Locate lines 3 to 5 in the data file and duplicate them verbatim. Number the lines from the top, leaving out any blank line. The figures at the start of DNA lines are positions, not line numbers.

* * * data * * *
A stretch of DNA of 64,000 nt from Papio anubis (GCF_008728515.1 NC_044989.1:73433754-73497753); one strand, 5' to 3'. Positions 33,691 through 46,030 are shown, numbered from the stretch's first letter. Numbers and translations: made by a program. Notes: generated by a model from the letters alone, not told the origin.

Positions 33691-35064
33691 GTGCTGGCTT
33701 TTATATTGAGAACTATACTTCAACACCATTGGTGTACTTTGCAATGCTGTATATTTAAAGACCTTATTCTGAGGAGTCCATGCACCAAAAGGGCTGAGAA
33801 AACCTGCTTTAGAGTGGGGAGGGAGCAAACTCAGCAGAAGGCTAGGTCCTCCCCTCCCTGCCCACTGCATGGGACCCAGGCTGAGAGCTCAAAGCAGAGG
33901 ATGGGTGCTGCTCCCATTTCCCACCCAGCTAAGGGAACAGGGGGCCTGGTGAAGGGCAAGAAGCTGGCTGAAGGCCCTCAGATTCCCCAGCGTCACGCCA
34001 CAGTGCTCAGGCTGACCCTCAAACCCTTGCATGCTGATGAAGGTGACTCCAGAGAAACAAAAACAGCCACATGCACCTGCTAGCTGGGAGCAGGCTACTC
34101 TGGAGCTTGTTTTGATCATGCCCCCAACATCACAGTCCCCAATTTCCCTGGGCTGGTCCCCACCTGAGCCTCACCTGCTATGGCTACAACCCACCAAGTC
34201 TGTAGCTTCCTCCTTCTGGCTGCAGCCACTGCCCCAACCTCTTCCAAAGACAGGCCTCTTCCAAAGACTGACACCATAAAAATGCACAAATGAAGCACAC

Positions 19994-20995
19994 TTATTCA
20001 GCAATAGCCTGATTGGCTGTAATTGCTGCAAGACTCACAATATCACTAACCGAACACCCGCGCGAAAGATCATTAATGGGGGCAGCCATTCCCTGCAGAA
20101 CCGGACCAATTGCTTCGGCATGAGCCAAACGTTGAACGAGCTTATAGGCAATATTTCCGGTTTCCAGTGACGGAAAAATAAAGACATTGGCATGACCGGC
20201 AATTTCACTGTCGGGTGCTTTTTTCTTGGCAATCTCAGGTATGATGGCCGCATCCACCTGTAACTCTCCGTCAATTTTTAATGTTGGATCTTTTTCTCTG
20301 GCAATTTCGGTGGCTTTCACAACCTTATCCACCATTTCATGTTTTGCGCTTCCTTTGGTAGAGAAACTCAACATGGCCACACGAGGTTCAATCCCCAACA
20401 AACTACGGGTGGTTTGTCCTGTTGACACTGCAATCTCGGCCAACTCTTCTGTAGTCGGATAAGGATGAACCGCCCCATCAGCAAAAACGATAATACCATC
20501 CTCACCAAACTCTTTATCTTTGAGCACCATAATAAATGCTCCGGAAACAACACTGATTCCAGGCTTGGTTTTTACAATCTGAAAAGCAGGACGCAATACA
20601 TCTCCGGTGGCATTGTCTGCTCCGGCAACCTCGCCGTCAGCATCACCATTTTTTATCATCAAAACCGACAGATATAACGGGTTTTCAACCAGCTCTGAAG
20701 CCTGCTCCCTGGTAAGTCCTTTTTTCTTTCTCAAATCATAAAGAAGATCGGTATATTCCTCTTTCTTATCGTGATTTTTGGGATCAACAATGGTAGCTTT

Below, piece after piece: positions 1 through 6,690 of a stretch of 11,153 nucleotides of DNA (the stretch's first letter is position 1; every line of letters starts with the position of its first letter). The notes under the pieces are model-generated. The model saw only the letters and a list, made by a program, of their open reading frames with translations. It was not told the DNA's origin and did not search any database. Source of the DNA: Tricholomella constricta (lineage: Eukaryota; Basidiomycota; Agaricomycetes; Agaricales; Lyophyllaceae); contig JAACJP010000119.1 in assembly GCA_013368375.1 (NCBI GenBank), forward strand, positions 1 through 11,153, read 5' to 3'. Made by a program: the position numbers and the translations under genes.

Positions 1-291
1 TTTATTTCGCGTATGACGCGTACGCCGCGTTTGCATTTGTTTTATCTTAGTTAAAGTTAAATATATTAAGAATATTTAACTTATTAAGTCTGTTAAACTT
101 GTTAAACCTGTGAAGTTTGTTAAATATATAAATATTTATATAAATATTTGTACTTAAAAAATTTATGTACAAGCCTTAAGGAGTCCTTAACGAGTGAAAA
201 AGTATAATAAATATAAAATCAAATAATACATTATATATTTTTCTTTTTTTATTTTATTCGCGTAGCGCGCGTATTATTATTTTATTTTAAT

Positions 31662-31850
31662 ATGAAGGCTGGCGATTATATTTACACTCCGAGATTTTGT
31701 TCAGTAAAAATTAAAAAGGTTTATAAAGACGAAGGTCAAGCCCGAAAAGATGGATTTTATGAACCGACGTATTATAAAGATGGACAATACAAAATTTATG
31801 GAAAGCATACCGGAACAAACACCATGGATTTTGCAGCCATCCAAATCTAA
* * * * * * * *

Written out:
33691 GTGCTGGCTT
33701 TTATATTGAGAACTATACTTCAACACCATTGGTGTACTTTGCAATGCTGTATATTTAAAGACCTTATTCTGAGGAGTCCATGCACCAAAAGGGCTGAGAA
33801 AACCTGCTTTAGAGTGGGGAGGGAGCAAACTCAGCAGAAGGCTAGGTCCTCCCCTCCCTGCCCACTGCATGGGACCCAGGCTGAGAGCTCAAAGCAGAGG